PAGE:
June 29 2011

This July 4th Celebrate Food Independence Day

Julie Gunlock

This Independence Day, Americans everywhere will fire up their grills, pack a picnic basket, or head out to a friends' house for a day of celebration. Most will end the night huddled together outside, watching a fireworks display, eating ice cream and apple pie, and sipping a drink. Some will take the time to reflect on the greatness of this country and explain to their children why we mark this important day. July 4th is about independence, and remembering those who fought for a government with limited powers over its citizens. Yet, increasingly Americans seem willing to give up some of their freedoms and are letting government control their choices. Consider government's growing involvement in Americans' food choices. City governments are outlawing trans-fats and proposing taxes on sodas and snack foods. San Francisco famously banned toys in happy meals and in New York certain city workers must abide by strict workplace policies on what food can be consumed at work (tap water is required for office parties and bagels must be mini-sized!).

School districts are getting in on the action too-several schools ban chocolate milk on the lunch line despite this being the only source of calcium for many kids. North Carolina actually bans medium-rare hamburgers in an effort to protect consumers from food poison. Last month in Pennsylvania, an Amish farmer was arrested by FDA agents for selling unpasteurized milk (also known as raw milk; it is illegal in most states). In Missouri, a family was recently fined nearly $100,000 for selling rabbit meat by the pound to neighbors and friends.

The First Lady's Let's Move Campaign, celebrated by many politicians on both sides of the aisle, is emblematic of how Americans are increasingly willing to relinquish personal responsibility to a paternalistic government. The First Lady has been meddling in how food manufacturers do business-telling them how they should market their products and pushing them to change their nutrition labels so that they appear on the front of the package. Ms. Obama has also "suggested" restaurants serve smaller portions and food companies change their products entirely so that they contain less salt and calories.

The First Lady was also instrumental in the passage of the Healthy, Hunger-Free Kids Act, a bill that increased the funding level for the USDA-run federal school feeding program. In addition to using more taxpayer dollars to fund this massive feeding bureaucracy, this new law creates a mechanism for automatic enrollment of students. That means, instead of a parent requesting their child participate in their local school feeding program, a student is automatically enrolled. And because the bill requires states to show that they are actively working to increase enrollment rates, there's little question that the goal is to make people more, not less, reliant on government to feed their kids.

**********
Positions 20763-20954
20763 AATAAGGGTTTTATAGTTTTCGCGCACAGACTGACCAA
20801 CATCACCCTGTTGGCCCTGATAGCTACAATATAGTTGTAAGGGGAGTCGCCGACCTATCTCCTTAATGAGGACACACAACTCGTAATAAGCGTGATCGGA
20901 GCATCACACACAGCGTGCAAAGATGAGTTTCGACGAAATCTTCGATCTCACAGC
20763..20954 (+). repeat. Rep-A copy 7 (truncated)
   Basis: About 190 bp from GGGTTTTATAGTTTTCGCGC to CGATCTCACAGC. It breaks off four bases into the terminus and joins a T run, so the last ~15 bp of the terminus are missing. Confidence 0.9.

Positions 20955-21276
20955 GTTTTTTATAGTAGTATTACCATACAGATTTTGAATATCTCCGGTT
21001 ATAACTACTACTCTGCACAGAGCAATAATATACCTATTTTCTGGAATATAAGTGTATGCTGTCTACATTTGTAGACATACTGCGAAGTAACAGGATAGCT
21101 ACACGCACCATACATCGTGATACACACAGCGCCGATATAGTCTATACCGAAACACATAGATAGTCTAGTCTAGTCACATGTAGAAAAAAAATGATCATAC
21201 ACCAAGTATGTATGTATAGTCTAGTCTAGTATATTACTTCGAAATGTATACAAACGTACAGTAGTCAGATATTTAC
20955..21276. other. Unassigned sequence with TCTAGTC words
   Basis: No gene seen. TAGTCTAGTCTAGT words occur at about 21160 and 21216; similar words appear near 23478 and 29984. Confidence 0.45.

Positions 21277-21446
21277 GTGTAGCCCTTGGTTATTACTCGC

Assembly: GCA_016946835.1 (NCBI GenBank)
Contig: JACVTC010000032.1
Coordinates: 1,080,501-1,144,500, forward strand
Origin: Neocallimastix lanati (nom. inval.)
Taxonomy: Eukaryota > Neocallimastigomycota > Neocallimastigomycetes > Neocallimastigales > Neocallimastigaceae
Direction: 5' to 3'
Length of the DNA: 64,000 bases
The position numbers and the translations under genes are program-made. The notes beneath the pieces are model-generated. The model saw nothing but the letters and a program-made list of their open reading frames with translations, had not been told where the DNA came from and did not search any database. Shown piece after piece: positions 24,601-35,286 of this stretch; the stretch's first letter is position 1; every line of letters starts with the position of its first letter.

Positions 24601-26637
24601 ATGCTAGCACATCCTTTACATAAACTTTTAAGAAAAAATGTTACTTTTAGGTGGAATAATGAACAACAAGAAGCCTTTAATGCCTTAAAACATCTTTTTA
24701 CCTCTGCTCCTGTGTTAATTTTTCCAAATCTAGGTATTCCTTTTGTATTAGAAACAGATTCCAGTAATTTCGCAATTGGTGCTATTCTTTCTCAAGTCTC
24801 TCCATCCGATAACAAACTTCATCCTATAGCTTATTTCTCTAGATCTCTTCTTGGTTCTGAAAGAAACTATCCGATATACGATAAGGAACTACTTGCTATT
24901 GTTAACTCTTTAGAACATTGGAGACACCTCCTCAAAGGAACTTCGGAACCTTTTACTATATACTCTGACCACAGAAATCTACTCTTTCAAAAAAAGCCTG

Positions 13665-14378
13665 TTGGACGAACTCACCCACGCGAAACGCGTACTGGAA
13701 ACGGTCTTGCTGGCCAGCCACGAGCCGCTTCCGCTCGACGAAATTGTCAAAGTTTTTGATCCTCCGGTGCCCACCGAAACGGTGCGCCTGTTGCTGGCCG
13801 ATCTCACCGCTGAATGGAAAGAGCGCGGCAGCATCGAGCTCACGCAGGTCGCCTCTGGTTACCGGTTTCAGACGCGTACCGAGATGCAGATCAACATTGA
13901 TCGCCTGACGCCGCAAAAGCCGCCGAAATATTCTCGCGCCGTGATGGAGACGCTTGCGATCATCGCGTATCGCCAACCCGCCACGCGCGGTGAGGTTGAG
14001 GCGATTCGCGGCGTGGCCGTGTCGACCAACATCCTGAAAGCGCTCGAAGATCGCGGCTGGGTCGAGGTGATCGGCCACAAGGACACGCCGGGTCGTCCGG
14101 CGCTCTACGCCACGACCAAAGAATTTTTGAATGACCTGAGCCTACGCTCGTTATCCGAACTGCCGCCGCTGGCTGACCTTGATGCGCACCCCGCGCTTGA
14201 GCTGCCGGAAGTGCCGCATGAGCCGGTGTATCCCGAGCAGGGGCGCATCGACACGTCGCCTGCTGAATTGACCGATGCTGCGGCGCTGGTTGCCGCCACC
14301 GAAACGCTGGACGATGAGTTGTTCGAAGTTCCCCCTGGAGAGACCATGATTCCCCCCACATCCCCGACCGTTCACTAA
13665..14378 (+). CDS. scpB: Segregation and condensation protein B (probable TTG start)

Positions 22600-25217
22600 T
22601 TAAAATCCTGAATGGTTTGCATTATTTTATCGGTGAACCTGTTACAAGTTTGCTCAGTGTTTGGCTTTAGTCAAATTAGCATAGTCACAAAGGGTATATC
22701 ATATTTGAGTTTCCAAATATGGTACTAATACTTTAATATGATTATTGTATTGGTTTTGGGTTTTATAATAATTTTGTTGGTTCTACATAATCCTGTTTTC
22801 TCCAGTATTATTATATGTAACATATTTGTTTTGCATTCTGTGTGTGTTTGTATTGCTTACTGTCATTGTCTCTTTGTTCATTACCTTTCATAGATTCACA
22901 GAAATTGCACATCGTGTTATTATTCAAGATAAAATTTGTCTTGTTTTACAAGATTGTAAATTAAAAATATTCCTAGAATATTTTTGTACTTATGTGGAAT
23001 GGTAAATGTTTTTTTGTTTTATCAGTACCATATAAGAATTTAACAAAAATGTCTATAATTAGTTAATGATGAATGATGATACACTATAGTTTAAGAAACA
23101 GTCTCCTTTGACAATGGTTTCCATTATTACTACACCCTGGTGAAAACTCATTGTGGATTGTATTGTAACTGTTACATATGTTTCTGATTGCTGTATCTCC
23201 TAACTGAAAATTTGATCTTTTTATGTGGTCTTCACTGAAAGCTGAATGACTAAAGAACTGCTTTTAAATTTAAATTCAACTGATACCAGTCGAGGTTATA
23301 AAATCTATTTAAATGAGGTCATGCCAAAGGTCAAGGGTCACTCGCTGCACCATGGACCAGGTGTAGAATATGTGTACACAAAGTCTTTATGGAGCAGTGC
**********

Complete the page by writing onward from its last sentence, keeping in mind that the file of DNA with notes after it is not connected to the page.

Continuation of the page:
It wasn't always this way. The school lunch program began modestly in 1946 when it served only 7 million kids one simple and nutritious meal a day. Today, over 30 million students are fed break, lunch, and dinner courtesy of the federal government. That's right-three square meals a day are now served at most of our nation's schools. Some schools have even initiated summer feeding programs making food available to school-aged children even when school's out for the summer.

The growth of these federal feeding programs is in direct contrast to the poverty levels in America. While Americans have become wealthier and children are more healthy and well-fed, programs designed to help poor and undernourished children have experienced rapid growth. What accounts for this discrepancy? If not need, what can be driving the expansion of these programs?

A growing number of parents use the school lunch program not out of need but out of convenience. It's easier to rely on the government to take care of your kids than to pack a lunch yourself. So we turn over more of our tax dollars and more of our decisions to government. This is a dangerous trend: both for children who are learning to depend on government bureaucrats and will take this lesson with them into adulthood, and for parents who are slowly ceding their freedom in exchange for a cushy government safety net.

It is not government job to feed our kids or to tell adults what they can or cannot eat.

So, on this Independence Day, declare independence from the government nannies and the school lunch program. Regain your food freedom. Disappoint the federal government, the USDA, the First Lady and her foodie minions at the Let's Move Campaign and send your kids to school with a home-packed lunch. Get them involved in the process. Ask them what they want to eat and what they enjoy. Teach them to pack their own lunch.

We are a nation founded on the basic concept that government should have a limited role and protect the freedom of individuals. Surely monitoring citizens' trans-fat intake and bagel circumference is outside of government's proper bounds.

Declaring your own food freedom and taking a stand against onerous food regulations is a good first step to restore government to its proper limits.

Julie Gunlock is a Senior Fellow at the Independent Women's Forum

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